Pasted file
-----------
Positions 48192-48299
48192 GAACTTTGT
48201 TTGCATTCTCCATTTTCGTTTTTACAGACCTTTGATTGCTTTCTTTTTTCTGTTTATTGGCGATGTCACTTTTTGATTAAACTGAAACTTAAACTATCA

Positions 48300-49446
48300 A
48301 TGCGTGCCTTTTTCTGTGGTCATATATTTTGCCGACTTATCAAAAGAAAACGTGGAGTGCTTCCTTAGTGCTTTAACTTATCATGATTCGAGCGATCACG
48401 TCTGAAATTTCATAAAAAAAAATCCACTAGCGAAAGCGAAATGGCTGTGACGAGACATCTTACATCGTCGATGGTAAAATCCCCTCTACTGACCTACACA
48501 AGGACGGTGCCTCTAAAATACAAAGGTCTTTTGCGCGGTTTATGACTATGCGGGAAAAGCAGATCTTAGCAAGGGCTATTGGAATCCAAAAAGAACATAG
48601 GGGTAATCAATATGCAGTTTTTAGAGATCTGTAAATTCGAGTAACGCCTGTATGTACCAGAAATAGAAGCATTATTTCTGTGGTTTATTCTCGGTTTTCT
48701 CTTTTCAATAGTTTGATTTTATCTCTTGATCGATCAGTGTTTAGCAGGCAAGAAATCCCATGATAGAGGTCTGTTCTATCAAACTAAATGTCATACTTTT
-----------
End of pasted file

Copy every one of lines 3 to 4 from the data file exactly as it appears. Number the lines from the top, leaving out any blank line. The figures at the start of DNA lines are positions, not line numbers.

48201 TTGCATTCTCCATTTTCGTTTTTACAGACCTTTGATTGCTTTCTTTTTTCTGTTTATTGGCGATGTCACTTTTTGATTAAACTGAAACTTAAACTATCA

Positions 48300-49446